"They're able to view this in high definition and see what the problem is and communicate really well with the person that's acting like they have the medical problem," he notes. That practice enables the students to get a feel for what it would be like to deliver telemedicine.
At the law school, the challenge was slightly different. In that case, several of the faculty members spend a great deal of time in Europe. The video conferencing allows them to continue teaching classes from their remote locations.
"They'd have a LifeSize unit set up here in the law school classroom and they'd use whatever they had available to them on their end. They'd still be able to be in Europe taking care of their law practice there and teaching over there and teaching classes here," he explains. In this case there are just a few students in "high level" courses, some on the main campus and others elsewhere. Everybody is "just up there 'Brady Bunched' on the screen."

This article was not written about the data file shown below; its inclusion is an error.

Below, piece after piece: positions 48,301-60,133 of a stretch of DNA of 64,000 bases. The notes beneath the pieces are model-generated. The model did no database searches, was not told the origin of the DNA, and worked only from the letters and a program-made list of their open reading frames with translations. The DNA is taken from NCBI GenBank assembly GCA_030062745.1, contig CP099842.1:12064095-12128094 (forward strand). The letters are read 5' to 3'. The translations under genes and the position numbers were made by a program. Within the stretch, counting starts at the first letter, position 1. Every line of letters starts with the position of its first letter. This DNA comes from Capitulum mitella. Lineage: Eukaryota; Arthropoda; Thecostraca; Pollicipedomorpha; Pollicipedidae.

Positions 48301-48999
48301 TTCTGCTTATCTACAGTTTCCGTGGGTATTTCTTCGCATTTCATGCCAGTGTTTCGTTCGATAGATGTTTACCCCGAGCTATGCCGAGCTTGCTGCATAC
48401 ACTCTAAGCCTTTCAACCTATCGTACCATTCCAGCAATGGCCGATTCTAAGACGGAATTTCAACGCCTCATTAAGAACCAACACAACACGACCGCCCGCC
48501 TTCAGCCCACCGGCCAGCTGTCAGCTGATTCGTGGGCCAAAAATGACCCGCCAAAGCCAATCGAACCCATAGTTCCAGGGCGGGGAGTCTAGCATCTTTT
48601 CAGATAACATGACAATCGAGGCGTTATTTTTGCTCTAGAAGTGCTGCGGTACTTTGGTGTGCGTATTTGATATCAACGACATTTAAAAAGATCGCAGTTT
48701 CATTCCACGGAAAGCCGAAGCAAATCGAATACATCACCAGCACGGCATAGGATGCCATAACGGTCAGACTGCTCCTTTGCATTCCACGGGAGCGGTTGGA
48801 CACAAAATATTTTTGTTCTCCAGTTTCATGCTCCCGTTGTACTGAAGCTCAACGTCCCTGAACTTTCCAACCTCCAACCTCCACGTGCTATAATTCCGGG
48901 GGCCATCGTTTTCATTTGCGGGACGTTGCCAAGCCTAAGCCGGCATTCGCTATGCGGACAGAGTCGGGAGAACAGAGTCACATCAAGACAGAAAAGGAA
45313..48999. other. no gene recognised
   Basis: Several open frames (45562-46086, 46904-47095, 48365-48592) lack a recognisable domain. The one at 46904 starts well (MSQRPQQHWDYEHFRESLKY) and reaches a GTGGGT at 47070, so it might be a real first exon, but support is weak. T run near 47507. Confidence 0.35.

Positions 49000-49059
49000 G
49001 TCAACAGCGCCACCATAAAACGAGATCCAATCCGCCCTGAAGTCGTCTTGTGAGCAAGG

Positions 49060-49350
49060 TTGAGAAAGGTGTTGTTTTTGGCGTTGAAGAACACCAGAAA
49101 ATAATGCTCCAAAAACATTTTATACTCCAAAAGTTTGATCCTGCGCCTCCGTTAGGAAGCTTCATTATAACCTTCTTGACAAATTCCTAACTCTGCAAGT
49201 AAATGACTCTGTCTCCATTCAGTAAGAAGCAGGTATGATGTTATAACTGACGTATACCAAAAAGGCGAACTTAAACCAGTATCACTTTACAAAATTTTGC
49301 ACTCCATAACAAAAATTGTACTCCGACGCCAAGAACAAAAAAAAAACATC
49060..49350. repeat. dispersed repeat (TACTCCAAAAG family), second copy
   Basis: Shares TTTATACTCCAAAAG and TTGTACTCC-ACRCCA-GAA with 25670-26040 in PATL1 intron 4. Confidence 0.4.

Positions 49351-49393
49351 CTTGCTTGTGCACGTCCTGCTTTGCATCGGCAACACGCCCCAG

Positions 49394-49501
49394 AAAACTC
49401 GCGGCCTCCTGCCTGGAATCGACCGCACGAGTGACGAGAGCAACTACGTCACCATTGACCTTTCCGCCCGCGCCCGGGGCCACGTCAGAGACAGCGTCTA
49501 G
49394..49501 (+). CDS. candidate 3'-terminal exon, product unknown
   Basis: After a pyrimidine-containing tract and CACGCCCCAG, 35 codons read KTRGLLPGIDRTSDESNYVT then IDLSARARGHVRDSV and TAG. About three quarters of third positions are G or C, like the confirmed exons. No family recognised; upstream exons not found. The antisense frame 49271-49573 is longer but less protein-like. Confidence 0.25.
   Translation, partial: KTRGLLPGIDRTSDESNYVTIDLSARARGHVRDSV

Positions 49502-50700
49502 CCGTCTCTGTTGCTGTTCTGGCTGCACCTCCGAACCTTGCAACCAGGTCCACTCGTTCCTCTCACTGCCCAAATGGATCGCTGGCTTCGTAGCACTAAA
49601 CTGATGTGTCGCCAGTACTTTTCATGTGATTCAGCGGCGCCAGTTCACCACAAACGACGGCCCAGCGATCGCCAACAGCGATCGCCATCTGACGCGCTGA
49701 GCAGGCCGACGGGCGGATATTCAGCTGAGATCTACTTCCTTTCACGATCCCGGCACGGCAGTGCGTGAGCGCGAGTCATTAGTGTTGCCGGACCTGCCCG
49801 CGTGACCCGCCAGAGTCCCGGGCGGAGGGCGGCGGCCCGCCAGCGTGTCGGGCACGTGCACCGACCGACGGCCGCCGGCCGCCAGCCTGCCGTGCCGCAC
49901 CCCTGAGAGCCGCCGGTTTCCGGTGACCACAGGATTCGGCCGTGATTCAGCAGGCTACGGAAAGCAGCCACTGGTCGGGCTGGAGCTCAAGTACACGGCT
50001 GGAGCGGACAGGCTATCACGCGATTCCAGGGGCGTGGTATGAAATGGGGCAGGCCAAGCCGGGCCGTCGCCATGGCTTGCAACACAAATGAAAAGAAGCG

Why Not Go with Video Freebies?
In both cases, although LifeSize's Video Center provides a mechanism for saving virtual copies of meetings, Duncan says the service isn't being considered a replacement for lecture capture. The university already uses Echo360 for that, and "we've been real happy with them." The difference is that LifeSize provides the live streaming and interaction option, which isn't available through Echo360.
The advantages of high-def video conferencing have been noticed by Duncan's IT organization too. The university acquired a branch office that's about 20 or 30 minutes from the main campus, he explains. "We have two endpoints there, and we're constantly having meetings back and forth with those guys since they got moved off campus."